A memoir by George Thackray “Bee” Weems, edited by Gwen Manseau.
In 1950, Bee Weems was a U.S. Navy test pilot in search of adventure when he flew a De Havilland Dragon Rapide from England to Australia with three other men, including his father, the renowned navigator P.V.H. Weems.
Bee’s amazing account, written just before he died in a crash at the age of thirty, takes us around the world on the eve of the Cold War in a plywood plane landing into political turmoil and hazardous conditions at nearly every stop. Sixty years later, all the photos and materials he carefully saved from this escapade have been brought together and supplemented with fascinating notes and biographical details that provide historical context and bring this story to life.
This is a book for young and old to share—for adventurers and armchair travelers everywhere.
Here is an excerpt from the first chapter:
“The De Havilland Rapide was grinding her way over a solid layer of clouds. Only one of the four-man crew worked calmly over his job. He had a right to be cool—he was my father, Captain P.V.H. Weems, U.S. Navy (Ret.), founder of the Weems System of Navigation. If pressed, he could navigate a rocket to the moon. The rest of us in the very un-rapid Rapide—Willie Eddins, former wartime pilot and late of Harvard Business School, co-pilot; James William Henry Smith, quickly renamed “Smitty,” an aircraft engineer bound for Australia; and myself, on leave from the Navy and helping to ferry the rickety aircraft Down Under—were straining our eyes for a sight of Paris.
The Rapide, a twin-engine biplane destined for service in the Australian bush, was a slow and skittery craft that could fly less than six hundred miles at a hop. With a typhoon on her tail, she could creep up to 140 miles an hour. Headed into the wind, she had a rough time nosing past a freight train. She had no radio, which meant that we had to rely almost entirely on our eminent navigator’s dead reckoning. Our only method of communicating with the ground was the old-fashioned way of buzzing the field and hoping somebody would notice. The plane had such elementary instruments a small child wouldn’t want them in a toy model. Her electrical system (a fancy term for a bunch of wires looped together) was cantankerous. Even the windshield wiper was temperamental. If it came to rest at the wrong part of its stroke, it refused to run until the port window was lowered, and the pilot stretched his hand up against the slipstream and forcibly pushed the wiper arm into action. This maneuver was always good for at least a gallon of water up one’s left sleeve.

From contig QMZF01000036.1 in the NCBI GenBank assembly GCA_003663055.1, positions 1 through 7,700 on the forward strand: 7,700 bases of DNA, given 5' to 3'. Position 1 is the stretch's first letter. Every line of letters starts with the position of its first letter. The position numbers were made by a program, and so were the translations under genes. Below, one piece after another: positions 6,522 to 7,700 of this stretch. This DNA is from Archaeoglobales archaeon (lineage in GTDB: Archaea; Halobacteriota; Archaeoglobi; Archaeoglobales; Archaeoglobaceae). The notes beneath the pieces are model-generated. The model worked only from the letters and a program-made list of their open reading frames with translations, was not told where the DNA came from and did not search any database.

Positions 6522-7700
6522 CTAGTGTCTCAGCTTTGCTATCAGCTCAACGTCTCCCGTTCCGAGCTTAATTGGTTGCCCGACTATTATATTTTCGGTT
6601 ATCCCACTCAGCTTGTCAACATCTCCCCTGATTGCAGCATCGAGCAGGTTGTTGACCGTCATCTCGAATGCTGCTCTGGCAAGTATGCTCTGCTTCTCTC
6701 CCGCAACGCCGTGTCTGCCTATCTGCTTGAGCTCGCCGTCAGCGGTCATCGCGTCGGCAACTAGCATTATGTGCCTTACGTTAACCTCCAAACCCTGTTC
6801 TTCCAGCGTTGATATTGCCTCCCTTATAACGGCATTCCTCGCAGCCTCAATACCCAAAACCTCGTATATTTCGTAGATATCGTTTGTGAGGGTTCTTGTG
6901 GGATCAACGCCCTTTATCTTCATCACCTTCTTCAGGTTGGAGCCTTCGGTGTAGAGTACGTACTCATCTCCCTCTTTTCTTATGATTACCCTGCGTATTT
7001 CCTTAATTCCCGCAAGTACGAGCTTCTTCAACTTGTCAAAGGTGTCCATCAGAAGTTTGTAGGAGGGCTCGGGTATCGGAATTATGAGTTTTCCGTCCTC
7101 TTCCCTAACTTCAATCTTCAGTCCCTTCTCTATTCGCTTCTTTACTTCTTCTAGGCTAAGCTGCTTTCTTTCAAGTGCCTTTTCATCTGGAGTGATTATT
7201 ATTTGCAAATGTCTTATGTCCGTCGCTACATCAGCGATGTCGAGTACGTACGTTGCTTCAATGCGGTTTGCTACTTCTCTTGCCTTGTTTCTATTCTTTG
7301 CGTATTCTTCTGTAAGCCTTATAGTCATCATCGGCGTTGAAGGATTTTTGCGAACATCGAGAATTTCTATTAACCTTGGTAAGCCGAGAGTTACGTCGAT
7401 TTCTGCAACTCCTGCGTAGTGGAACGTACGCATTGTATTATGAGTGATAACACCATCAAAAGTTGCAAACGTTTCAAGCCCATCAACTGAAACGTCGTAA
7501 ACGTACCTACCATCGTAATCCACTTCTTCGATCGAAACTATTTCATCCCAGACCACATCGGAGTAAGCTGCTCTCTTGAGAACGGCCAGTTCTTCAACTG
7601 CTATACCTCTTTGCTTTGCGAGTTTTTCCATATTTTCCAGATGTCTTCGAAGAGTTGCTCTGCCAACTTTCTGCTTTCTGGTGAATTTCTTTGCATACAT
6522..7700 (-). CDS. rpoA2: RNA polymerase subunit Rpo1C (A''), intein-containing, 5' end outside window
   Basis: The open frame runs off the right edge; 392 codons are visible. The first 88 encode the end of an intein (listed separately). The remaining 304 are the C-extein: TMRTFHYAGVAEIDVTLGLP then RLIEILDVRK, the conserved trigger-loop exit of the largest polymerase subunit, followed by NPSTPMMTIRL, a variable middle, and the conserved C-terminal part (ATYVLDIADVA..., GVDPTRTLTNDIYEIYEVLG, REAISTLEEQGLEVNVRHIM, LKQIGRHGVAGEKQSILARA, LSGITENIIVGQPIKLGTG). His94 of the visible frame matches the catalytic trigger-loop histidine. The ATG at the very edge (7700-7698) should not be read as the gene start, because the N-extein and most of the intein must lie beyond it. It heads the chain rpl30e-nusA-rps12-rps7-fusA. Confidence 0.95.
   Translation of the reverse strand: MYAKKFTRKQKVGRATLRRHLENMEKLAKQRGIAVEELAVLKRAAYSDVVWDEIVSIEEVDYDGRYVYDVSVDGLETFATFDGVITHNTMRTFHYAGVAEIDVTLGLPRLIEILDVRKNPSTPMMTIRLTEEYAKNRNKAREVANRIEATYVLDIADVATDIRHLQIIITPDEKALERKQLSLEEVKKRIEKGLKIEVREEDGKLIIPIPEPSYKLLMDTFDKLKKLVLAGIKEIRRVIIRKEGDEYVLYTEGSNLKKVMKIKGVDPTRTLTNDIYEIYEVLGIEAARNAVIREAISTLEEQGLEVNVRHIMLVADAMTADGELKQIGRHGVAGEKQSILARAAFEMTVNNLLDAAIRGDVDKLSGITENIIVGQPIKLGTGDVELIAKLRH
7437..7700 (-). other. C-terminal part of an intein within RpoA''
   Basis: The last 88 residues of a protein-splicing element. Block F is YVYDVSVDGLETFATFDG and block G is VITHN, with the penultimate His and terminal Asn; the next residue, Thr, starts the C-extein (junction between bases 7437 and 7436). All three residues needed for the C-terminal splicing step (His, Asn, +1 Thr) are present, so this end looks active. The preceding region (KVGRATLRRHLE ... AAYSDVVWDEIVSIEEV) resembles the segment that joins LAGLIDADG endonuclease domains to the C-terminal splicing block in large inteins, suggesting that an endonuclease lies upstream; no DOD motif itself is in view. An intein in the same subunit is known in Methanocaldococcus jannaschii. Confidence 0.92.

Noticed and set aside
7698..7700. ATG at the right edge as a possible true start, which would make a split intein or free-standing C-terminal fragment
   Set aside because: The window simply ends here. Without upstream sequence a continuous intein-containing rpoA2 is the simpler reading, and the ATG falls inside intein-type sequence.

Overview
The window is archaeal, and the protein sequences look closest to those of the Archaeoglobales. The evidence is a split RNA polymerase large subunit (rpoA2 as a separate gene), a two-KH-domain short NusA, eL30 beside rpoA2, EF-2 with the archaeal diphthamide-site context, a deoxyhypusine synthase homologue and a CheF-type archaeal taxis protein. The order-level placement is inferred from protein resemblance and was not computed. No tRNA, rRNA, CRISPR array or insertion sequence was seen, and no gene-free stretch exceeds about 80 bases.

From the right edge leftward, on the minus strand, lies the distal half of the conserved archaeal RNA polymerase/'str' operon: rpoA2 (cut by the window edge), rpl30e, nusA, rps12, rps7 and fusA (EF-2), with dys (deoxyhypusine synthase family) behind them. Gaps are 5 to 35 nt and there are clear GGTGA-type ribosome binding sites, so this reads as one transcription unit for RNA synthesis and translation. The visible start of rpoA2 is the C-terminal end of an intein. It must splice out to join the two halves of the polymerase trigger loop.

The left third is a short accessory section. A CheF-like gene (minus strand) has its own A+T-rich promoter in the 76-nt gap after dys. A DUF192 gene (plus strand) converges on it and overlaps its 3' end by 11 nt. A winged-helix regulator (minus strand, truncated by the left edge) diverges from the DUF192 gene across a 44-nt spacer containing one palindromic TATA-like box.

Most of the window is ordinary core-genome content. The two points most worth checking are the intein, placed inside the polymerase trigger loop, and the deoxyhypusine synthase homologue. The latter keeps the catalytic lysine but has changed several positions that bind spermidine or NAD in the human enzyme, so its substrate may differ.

For a year I had been attached to the Royal Air Force’s Empire Test Pilot School in Farnborough, England, flying the world’s most modern aircraft. Willie had been a sober businessman in New York. Smitty had been brushing up on airline maintenance. My father had been untying some of the knottier air navigation problems back home in Annapolis. Now we were back in elemental aviation, turning the clock back twenty-five years or so to the days when every hop was an adventure.
We weren’t thinking about the long stretches of desert, sea and mountains between us and our destination in Alice Springs, Australia. For now, we just wanted to see Paris—just one little look. If my father could dead-reckon this primitive bi-plane over the clouds to the City of Light, I figured we had a chance later on to make it across the Mediterranean, the Persian Gulf, and the Timor Sea, where the eager sharks were waiting for us.”